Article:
For this article I installed AceHTML version 4 just for the fun of it, and though I was very pleased with the speed and behavior of the cursor, there was a problem with the word wrap setting changing by itself. Several of the editor’s settings repeatedly changed on their own, and since I do not have time to tinker endlessly with programs, I closed the program. Over all, however, I still view AceHTML 4 as the best AceHTML version even though its visual appearance is not as good as the later versions.

First Impressions - Screen shot of CoffeeCup



The CoffeeCup (CC) HTML editor is similar to AceHTML with the same margin and cursor problems, but CC never crashed too badly on me. (In fairness, AceHTML had not crashed on me in years since I began saving frequently, and I saved frequently in CoffeeCup too.) CoffeeCup’s main advantages are its skin design and one-click W3C HTML validation. The normal routine in most editors is to open a browser, go into the W3C validation site, enter in the file or URL to be checked, and then wait for validation. With CoffeeCup you merely click on a button and the validation process is automatic. Quite a nice time saver! You still have to go the long route to validate CSS, however, and so although I very much like the one-click validation for HTML, in the long-run it does not save much time unless you are validating the same file several times while removing coding errors.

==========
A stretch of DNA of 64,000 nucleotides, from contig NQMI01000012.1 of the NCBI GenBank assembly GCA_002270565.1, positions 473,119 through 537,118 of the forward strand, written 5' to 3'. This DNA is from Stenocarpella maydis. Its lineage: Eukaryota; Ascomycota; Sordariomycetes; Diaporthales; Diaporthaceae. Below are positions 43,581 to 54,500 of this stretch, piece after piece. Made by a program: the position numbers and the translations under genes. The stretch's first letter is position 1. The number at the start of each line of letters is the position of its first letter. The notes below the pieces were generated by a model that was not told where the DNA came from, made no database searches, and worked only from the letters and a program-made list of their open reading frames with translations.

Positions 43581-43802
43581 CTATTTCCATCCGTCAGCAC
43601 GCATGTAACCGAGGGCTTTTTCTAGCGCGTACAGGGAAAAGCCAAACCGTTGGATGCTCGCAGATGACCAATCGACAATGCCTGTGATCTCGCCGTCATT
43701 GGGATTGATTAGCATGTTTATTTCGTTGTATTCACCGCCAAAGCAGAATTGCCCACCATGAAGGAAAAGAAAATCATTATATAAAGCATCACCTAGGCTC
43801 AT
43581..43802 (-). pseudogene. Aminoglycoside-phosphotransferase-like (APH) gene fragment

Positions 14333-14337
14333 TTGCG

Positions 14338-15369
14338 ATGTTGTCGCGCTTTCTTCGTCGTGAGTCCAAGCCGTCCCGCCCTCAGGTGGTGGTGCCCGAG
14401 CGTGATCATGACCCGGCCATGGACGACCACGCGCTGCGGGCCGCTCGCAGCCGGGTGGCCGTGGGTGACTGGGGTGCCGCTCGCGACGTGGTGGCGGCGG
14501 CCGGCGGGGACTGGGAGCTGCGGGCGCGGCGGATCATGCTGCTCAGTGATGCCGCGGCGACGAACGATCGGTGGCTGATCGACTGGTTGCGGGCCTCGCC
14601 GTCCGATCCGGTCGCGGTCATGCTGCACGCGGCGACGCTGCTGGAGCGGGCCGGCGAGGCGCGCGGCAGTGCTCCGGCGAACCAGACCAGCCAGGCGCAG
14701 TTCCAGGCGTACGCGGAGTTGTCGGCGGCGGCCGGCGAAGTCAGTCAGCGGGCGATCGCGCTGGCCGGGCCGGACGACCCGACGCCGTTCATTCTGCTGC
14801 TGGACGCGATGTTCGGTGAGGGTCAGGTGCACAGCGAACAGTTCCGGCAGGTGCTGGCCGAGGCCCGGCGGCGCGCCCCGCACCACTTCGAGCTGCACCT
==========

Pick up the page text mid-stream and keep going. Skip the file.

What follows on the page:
First Impressions - HTML validator in FireFox

HTML validator in FireFox

HTML Validation in FireFox

An interesting and very useful add-on for FireFox® is the HTML Validation extension by Marc Gueury. With the add-on installed, in the lower right hand corner of the browser there is shown how many HTML errors a website might have. A red icon indicates errors, and a green icon indicates no errors. Clicking on the results gives a pop-up of the web page’s code and where the errors exist. Once you have a file loaded into FireFox, its HTML gets checked each time you refresh the screen. So if you have a file displayed in a FireFox browser while writing code, then the one-click validation in CoffeeCup is not so important anymore. It is important to test the completed file with W3C before uploading to your server, but so far Marc’s tool has not shown to have any bugs. You can view Marc’s site at I am hoping that Marc will soon create an add-on that checks for CSS validation as well.

Script Editor